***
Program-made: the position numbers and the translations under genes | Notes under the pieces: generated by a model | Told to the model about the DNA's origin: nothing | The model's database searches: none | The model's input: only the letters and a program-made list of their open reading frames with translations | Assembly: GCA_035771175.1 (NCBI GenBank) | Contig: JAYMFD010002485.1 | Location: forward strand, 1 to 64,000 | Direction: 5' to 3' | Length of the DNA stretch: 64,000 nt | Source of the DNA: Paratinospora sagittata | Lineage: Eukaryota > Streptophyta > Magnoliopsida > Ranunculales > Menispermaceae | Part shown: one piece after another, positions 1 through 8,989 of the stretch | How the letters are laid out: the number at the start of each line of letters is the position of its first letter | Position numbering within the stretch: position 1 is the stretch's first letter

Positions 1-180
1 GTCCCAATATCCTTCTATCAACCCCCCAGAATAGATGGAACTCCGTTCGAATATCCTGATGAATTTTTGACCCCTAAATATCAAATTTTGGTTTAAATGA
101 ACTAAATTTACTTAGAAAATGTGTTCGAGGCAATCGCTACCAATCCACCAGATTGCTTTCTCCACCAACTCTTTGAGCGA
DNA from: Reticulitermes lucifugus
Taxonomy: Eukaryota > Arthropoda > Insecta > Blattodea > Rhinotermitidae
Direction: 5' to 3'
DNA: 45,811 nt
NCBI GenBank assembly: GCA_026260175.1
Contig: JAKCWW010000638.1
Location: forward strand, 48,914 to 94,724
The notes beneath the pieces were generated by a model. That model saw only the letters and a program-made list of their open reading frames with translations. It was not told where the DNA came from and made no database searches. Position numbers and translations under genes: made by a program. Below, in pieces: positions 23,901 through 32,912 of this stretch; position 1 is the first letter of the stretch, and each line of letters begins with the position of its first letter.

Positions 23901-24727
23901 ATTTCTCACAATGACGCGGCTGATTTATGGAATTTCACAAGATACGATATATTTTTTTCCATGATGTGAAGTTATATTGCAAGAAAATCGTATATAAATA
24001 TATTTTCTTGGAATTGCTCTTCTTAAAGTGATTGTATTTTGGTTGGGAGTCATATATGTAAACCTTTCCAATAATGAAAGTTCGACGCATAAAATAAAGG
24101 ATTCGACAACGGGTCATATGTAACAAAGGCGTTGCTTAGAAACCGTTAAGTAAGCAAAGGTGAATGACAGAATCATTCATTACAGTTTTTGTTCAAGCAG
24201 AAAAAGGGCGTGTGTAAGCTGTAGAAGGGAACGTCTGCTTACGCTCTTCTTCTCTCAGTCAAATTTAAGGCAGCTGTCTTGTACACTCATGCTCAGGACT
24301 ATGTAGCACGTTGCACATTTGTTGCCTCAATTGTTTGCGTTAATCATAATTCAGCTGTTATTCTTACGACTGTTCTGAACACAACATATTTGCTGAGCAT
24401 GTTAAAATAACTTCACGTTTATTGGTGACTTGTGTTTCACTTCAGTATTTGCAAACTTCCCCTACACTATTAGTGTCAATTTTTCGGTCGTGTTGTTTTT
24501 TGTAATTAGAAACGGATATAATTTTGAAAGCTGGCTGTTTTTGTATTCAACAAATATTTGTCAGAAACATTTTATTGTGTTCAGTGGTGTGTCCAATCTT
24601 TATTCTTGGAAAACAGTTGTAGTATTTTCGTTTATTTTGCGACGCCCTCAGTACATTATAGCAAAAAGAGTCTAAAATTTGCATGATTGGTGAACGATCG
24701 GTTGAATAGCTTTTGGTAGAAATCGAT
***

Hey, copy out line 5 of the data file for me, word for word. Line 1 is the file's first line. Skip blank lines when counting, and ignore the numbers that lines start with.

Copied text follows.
DNA from: Reticulitermes lucifugus